I thought the following scenes of WB dragging the travois were heartbreaking --just right. And the great scene by the campfire at night. The Carcajou/Cordelia scene was terrific; damn, she's a brilliant actress. She gets the style of the piece totally, less of a shaggy dog than Kristofferson, and a great engine to drive the story with. I understand your wanting to nail the scene a bit more in place with her added line; I completely agree. In a funny way, it's the climax of the movie. It can occupy more space and time somehow, thereby setting up K's inevitable disappearance. I guess his disappearance should feel inevitable, but perhaps only after it has happened. I was surprised by it, weirdly unprepared. Maybe that's as it should be, though.

That kid's face LIVES on camera. He's really a great young film actor. His thoughts read in sequence, they're apparently unplanned and spontaneous and immediate. Gawd, what a find. I wish you great good luck as you tweak this piece into final shape. What a trip!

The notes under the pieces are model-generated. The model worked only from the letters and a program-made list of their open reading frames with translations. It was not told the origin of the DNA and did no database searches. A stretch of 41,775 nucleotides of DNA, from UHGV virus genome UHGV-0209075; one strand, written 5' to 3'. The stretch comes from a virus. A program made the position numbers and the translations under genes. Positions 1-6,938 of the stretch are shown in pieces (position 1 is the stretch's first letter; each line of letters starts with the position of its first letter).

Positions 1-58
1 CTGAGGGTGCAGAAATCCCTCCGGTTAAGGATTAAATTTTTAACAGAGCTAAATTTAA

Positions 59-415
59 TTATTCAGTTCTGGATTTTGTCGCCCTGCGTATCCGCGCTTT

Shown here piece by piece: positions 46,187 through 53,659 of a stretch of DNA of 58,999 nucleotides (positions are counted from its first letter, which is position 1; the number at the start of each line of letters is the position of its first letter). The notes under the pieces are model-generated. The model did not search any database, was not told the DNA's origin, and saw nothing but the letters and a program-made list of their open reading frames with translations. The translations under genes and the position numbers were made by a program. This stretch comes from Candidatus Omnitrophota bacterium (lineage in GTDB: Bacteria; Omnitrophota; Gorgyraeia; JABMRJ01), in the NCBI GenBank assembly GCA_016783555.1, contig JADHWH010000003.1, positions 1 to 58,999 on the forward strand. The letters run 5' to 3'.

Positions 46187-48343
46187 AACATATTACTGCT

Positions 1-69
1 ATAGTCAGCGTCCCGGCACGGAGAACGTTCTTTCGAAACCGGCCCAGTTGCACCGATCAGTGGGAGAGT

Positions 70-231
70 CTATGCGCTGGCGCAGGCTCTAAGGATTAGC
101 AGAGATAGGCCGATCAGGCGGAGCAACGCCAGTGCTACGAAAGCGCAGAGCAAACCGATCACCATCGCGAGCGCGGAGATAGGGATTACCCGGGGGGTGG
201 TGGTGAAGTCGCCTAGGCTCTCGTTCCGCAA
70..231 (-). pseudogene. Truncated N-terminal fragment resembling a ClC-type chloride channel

With great admiration.

4) From Liz Truslow, psychologist.
We had such a great time on Friday night at the gala opening of Disappearances. The movie is terrific - totally engaging and intriguing! The acting by all the cast is so good, and we were touched and enchanted by the characters of big and little Bill. In our view, there was just the right amount of action, humor, and mystery. The cinematography is gorgeous. Aren't we lucky to live in among the mountains, mist and lakes? And you make it all look so good, even in mud season! It is an honor to be at least a small part of the film, and we look forward to hearing about it's release so we can see it again.